Till the cows come home is an idiom that has been in use for quite awhile. We will examine the meaning of the idiom till the cows come home, where it came from, and some examples of its idiomatic usage in sentences.
The idiom till the cows come home means a long time. The image is of a herd of cows slowly meandering through a pasture to their farm. Cows generally are never in a hurry. The idiom till the cows come home has been in use since at least the sixteenth century and may have originated in the Scottish Highlands, where cows are allowed to graze for months at a time before they meander home in the fall.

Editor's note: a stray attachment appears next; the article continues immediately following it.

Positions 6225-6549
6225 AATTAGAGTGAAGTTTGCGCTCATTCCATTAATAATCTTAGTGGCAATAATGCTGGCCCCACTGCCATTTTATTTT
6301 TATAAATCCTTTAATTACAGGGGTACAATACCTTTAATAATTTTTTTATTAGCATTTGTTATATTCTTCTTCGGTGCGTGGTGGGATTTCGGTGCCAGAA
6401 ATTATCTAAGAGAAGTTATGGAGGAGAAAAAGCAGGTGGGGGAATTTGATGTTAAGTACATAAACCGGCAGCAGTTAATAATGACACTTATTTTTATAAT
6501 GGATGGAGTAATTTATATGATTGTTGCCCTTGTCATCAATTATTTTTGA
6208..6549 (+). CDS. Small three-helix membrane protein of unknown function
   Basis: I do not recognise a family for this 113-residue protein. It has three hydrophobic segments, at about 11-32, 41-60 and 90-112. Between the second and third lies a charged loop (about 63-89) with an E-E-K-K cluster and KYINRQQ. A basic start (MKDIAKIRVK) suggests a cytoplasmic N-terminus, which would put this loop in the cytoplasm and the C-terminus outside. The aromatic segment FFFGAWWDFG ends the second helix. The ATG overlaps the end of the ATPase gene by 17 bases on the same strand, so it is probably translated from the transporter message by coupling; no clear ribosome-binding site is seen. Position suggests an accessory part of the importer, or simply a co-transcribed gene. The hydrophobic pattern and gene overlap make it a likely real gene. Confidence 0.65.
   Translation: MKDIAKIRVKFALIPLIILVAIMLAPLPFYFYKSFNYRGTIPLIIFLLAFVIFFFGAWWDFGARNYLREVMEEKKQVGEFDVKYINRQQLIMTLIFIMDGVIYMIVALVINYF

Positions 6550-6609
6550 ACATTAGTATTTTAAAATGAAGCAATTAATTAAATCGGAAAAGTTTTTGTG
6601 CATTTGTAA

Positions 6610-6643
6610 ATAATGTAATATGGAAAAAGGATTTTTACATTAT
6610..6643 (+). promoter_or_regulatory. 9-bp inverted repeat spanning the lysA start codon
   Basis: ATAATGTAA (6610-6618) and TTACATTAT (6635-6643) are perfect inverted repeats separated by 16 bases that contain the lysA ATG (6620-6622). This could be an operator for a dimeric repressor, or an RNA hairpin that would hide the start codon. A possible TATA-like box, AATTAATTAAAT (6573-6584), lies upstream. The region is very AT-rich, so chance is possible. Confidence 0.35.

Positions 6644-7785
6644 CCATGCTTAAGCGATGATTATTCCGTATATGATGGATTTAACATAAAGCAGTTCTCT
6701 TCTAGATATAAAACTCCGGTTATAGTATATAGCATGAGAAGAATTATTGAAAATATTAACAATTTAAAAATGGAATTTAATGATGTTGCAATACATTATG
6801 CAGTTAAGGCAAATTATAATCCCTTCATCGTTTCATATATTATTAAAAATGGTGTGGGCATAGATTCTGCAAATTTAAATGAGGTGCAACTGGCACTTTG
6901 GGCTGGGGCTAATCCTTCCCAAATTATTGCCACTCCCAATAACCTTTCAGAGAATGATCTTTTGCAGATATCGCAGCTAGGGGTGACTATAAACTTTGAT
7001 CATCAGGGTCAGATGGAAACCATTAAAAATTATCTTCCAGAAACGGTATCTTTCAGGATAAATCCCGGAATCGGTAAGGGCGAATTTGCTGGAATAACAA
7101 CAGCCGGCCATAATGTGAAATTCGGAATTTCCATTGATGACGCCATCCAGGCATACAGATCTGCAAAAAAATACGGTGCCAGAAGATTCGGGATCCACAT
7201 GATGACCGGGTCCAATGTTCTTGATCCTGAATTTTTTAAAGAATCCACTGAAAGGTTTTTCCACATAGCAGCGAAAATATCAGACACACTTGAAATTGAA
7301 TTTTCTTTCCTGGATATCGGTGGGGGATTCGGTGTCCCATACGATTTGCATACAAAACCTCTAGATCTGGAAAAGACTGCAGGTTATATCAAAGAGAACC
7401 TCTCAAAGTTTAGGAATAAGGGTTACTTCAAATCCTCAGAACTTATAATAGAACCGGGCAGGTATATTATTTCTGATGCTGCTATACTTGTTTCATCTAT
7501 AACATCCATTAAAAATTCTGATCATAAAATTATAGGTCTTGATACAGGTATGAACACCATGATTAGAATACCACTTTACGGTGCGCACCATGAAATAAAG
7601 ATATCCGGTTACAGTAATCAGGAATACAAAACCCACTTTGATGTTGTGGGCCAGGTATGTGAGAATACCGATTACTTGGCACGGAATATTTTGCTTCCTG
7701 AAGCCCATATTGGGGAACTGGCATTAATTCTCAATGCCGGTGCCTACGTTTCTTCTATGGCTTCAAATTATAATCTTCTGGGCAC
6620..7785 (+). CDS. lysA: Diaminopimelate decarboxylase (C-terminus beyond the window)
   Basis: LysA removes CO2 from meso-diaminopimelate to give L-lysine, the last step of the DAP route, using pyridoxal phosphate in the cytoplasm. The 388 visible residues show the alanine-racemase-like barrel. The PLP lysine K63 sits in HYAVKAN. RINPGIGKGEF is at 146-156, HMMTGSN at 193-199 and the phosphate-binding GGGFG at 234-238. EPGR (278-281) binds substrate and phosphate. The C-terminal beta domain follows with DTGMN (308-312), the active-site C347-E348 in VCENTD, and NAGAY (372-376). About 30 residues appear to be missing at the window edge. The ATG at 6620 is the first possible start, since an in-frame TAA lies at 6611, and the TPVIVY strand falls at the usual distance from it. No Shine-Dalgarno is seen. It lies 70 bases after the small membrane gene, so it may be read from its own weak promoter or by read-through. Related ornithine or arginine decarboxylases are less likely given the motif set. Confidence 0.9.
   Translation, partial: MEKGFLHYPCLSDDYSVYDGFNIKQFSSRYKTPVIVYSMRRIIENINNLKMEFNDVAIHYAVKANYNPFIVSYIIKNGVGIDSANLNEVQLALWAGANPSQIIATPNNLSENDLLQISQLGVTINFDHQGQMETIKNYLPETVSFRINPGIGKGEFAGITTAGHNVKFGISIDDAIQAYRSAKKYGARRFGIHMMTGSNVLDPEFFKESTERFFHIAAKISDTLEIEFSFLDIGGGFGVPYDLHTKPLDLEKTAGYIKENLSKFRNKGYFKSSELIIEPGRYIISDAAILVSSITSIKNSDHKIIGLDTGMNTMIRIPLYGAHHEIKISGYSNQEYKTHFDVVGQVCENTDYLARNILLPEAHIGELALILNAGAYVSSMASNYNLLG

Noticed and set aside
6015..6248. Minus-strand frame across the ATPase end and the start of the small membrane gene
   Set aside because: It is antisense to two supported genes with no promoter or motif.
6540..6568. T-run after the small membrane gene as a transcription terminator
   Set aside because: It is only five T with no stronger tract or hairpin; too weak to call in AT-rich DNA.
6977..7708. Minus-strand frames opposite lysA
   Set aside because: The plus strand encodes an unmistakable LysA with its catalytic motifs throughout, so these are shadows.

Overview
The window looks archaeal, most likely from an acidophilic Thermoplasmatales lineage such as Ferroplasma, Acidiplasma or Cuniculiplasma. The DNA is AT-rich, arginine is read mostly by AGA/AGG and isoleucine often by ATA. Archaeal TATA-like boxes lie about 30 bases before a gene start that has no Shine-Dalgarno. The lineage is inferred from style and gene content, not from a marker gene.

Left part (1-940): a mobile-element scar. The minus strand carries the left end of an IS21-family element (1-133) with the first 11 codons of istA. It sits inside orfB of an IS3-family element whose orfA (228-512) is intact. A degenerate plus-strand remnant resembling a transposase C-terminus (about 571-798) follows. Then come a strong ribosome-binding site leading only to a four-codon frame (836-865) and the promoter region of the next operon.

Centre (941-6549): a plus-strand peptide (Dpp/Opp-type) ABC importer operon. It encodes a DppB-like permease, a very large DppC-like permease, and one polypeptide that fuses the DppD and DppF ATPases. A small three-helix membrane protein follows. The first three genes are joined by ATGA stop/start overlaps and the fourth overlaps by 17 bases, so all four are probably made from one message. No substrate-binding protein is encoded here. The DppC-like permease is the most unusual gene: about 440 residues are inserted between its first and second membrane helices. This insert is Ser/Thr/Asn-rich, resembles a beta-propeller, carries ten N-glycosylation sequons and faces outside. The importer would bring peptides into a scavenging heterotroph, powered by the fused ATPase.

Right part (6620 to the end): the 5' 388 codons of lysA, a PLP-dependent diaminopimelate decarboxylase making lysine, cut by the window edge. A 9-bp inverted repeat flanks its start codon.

Any other day and you’d catch me writing till the cows come home about the importance of devotion and allegiance but today is not like any other day. (The Gold Coast Bulletin)
Now my tail is back to normal and I can wag it till the cows come home. (The Independent)
Unless one’s the great Dr Nelson Mandela, who spent 27 years in a prison at Robben Island, chances are that a lockdown, house arrest or forced confinement may render people temporarily destabilized and the after effects or ripple effects linger on till the cows come home. (The Free Press Journal)
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